The use of reflective practice allows students the opportunities to gauge their understanding along the process of creating. As students regularly document their experiences throughout process of art making it provides opportunities for discussion and conversation between student & self, student & peers, and student & teacher. These conversations provide checkpoints for reflective practice and growth.

Pre-Assessment: Misconceptions & Building Stronger Student Achievement Presented by Iva Damon

PreK-12 All content

Let’s dive into the misconceptions surrounding pre-assessment and look at easy ways to implement strategies into the classroom that work for both teacher and student.

Practical Self-Care for Teachers – Beyond Bubble Baths and Barre Class Presented by Elise Row

PreK-12 All content

This workshop was born out of necessity. Elise will share her personal experience of confronting the topic of self-care as an elementary visual arts teacher. This ever evolving workshop will provide teachers, artists, and busy people in general tools, resources, insight, and reminders to support their growth and practice of self-care.

Photos from the 2018 MALI Mega at Oxford Hills Comprehensive High School.

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MALI Summer Institute

August 7, 2018

Work is just beginning

Even though another Maine Arts Leadership Initiative Summer Institute (MAL) is history (number 8), the work for the MALI Teacher Leaders and Teaching Artist Leaders is just beginning.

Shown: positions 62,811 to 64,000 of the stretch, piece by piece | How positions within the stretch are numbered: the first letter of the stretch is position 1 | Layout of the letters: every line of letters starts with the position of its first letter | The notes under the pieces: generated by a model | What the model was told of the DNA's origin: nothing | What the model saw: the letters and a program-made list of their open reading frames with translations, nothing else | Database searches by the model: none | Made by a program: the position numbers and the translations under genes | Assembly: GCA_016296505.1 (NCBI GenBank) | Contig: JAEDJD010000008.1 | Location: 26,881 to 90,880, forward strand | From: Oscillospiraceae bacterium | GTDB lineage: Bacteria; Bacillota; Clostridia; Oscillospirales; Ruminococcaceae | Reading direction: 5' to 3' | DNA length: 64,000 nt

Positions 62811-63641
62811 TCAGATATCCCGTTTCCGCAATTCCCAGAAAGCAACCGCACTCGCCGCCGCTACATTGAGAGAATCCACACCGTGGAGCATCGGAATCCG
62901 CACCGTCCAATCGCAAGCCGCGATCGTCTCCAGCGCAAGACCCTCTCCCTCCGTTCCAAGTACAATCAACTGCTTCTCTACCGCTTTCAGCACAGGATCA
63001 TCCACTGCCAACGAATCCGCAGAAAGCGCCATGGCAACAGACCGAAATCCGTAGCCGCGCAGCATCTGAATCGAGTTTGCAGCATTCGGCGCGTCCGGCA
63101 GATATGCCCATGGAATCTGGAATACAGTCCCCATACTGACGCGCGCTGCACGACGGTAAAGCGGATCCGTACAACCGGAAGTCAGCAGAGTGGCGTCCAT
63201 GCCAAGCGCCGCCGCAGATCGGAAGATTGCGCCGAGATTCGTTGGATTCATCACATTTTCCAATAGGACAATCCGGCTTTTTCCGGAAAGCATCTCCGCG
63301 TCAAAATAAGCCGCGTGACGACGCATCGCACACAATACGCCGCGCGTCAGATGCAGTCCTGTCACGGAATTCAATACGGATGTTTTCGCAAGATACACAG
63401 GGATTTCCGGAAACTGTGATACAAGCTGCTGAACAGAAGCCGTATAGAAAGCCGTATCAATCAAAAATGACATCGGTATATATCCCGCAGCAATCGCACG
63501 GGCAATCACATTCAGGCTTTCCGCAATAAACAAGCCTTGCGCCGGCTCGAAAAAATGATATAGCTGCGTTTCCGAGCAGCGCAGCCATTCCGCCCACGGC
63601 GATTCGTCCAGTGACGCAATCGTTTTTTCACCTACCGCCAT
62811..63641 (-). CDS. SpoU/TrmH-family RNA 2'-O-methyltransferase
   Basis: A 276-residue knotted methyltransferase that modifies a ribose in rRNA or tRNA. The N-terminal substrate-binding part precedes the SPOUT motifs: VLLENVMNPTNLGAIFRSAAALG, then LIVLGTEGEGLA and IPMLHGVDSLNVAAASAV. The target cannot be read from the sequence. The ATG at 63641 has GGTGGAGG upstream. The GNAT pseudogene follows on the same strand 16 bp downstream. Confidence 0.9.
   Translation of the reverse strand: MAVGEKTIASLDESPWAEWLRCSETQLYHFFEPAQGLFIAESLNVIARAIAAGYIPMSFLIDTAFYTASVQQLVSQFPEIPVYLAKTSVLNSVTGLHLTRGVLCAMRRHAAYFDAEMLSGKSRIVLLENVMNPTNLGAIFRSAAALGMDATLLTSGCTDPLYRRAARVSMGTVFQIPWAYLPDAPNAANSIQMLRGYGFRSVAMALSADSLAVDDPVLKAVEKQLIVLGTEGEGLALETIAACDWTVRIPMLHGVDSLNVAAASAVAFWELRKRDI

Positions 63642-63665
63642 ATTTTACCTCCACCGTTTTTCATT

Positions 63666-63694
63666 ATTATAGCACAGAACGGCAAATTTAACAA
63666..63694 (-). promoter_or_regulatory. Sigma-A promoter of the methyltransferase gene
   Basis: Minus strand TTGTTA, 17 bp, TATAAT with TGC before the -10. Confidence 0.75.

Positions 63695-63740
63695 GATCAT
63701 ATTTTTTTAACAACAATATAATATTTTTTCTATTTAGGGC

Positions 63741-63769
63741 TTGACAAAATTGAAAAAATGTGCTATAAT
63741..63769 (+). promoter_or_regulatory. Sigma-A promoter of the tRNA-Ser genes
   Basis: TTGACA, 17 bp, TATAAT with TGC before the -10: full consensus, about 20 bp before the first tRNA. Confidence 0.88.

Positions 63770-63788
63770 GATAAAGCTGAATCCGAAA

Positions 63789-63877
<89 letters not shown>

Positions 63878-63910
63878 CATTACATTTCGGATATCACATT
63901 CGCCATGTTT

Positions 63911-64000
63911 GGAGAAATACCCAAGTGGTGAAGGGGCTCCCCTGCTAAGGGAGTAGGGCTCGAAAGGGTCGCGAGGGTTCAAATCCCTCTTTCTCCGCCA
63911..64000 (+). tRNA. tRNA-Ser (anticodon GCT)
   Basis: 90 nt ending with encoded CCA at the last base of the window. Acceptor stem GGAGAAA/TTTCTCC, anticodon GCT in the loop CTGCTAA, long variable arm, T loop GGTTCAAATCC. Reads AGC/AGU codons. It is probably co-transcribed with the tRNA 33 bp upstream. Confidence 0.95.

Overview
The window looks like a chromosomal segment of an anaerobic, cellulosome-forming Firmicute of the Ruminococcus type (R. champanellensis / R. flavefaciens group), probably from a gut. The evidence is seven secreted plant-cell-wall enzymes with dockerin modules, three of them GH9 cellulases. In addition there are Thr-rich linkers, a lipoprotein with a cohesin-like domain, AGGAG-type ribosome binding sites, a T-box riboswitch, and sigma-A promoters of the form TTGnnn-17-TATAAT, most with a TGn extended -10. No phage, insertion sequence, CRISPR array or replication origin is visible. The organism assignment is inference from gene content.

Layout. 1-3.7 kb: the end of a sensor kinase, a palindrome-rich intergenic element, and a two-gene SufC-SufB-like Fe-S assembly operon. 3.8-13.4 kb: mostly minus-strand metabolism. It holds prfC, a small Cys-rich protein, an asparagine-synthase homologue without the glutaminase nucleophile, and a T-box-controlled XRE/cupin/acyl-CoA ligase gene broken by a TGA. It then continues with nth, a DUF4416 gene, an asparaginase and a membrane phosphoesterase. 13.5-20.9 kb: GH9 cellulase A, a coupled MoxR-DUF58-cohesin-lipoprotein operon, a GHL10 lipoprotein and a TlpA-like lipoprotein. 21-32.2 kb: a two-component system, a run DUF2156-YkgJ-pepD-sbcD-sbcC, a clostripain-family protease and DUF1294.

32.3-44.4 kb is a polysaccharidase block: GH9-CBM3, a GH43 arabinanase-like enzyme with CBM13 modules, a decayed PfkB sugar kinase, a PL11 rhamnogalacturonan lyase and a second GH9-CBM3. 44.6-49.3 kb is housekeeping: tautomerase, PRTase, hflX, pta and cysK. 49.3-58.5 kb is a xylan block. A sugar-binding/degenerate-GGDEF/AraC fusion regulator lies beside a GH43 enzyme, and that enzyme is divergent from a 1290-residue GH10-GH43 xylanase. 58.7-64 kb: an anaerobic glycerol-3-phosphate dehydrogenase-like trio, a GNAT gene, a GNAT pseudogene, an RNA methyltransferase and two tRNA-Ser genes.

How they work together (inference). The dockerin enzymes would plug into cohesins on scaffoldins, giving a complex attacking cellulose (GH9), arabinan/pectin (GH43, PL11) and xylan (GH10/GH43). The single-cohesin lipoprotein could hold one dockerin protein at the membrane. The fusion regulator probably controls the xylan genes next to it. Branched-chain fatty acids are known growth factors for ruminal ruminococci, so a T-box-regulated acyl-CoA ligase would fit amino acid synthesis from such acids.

I am so impressed with the topics that participants have taken on – each year the work is more comprehensive! I will include information about the research the leaders have underway in a future blog post.

The work is challenging and participants make a commitment to stretch themselves as they build on their knowledge and expertise as educators in the arts. MALI’s educators are committed to providing quality arts education for every Maine learner.

Often I am asked so what’s MALI all about and how can it impact me as a teacher? Below you will find some of the initial feedback received at the conclusion of the institute. The comments reflect the thoughtfulness of the participants and will provide a glimpse of the power of participating in MALI as a “leader”.

  • This institute may have changed my entire outlook. I feel like I have value and can help others through my work.
  • The energy was great.
  • Thank you for bringing us all together! The constant stimulating conversations are exhilarating! (joyfully exhausting). I LOVED the storytelling element.
  • Powerful presentations great stories
  • Gained a tremendous amount of insight into other teacher’s schools, jobs and lives. Always amazing experiences with MALI.
  • Thank you for the community connection of the Museum of Art and Ashley. Very inspiring.
  • Lots of great info. Introduced to new concepts. Networking and connections.
  • Amazing sharing! Inspired beyond belief by my peers.
  • Once again, I’m leaving excited about this year.